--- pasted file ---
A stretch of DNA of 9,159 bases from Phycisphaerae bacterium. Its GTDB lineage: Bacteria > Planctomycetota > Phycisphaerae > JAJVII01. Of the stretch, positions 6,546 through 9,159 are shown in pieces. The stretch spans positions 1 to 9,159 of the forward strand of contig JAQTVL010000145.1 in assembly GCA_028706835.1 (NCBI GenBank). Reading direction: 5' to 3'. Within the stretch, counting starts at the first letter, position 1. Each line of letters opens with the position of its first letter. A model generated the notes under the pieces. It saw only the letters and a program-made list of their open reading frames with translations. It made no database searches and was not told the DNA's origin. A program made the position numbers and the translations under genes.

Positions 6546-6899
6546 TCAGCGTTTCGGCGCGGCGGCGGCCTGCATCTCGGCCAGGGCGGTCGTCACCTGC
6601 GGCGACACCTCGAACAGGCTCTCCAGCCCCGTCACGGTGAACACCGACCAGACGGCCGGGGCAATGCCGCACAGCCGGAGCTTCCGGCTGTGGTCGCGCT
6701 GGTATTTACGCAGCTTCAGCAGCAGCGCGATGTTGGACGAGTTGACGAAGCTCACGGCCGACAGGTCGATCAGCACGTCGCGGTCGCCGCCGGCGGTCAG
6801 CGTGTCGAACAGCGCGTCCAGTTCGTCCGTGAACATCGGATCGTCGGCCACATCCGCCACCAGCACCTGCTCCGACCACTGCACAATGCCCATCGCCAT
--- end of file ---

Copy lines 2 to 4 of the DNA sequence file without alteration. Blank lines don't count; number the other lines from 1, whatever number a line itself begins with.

Positions 6546-6899
6546 TCAGCGTTTCGGCGCGGCGGCGGCCTGCATCTCGGCCAGGGCGGTCGTCACCTGC
6601 GGCGACACCTCGAACAGGCTCTCCAGCCCCGTCACGGTGAACACCGACCAGACGGCCGGGGCAATGCCGCACAGCCGGAGCTTCCGGCTGTGGTCGCGCT